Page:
Rope architecture involves the use of steel and stainless steel ropes as well as steel wire nets to transform architectural requirements into aesthetic structures. Starting with high-tensile steel wire, architects and engineers are able to create fascinating rope architecture. Open and full-locked steel ropes with diameters ranging from approximately 6 mm to 130 mm and threaded fitting or elegantly designed HYEND fork heads are used to create endless rope designs. The HYEND Tension System consists of one to seven steel wires with a tensile strength of at least 1500 to 1770 N/mm2 running in parallel. It is a cost-effective alternative to conventional rope or tie-bar construction. The use of high-tensile steel wire also results in low weight.
Stadium and Halls
High-tensile steel ropes permit imposing, light-weight stadium and hall constructions. In comparison with massive supporting structures, considerable weight and material are saved here. The flexibility of the wire ropes makes installation much easier and the process quicker and more cost-effective. Span widths of up to approximately 170 meters are possible.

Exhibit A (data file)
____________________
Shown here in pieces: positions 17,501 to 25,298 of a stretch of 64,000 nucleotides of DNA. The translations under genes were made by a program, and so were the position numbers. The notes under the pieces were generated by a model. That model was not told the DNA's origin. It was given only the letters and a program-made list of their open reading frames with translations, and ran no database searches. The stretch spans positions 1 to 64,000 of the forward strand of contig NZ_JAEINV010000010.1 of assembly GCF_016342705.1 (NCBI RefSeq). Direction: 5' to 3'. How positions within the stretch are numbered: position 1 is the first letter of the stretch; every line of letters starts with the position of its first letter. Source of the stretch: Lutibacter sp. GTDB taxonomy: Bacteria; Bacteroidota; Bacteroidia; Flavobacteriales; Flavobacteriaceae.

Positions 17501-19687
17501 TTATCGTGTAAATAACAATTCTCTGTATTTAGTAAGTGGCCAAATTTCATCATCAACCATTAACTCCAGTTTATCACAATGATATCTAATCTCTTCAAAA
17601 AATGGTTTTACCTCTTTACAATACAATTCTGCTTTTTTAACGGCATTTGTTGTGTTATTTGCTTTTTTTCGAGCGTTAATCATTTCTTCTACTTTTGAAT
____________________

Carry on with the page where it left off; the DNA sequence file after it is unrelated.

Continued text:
Bridges (suspension bridges, bicycle bridges, pedestrian bridges and railway bridges) with support structures and guard rail nets are functionally and aesthetically imposing and realizable in a short time. Using standard factory parts, bridges can be built quickly and economically.
Glass Facades and Glass Roofs
Glass facades and roofs are light-weight structures, flooded with light. Their aesthetic architecture can be accentuated with steel ropes. Through the internal positioning facility of HYEND fork heads, locked adjusters are dispensed with and the tolerance of steel and concrete are elegantly equalized.
Textile membranes offer many advantages in the construction of large structures such as stadiums. These membranes are an excellent choice for covering a stadium as they are light-weight and aesthetically pleasing to look at. The installation process is a complex and creative matter involving the use of wire ropes to mount, suspend, and support these massive textile membranes.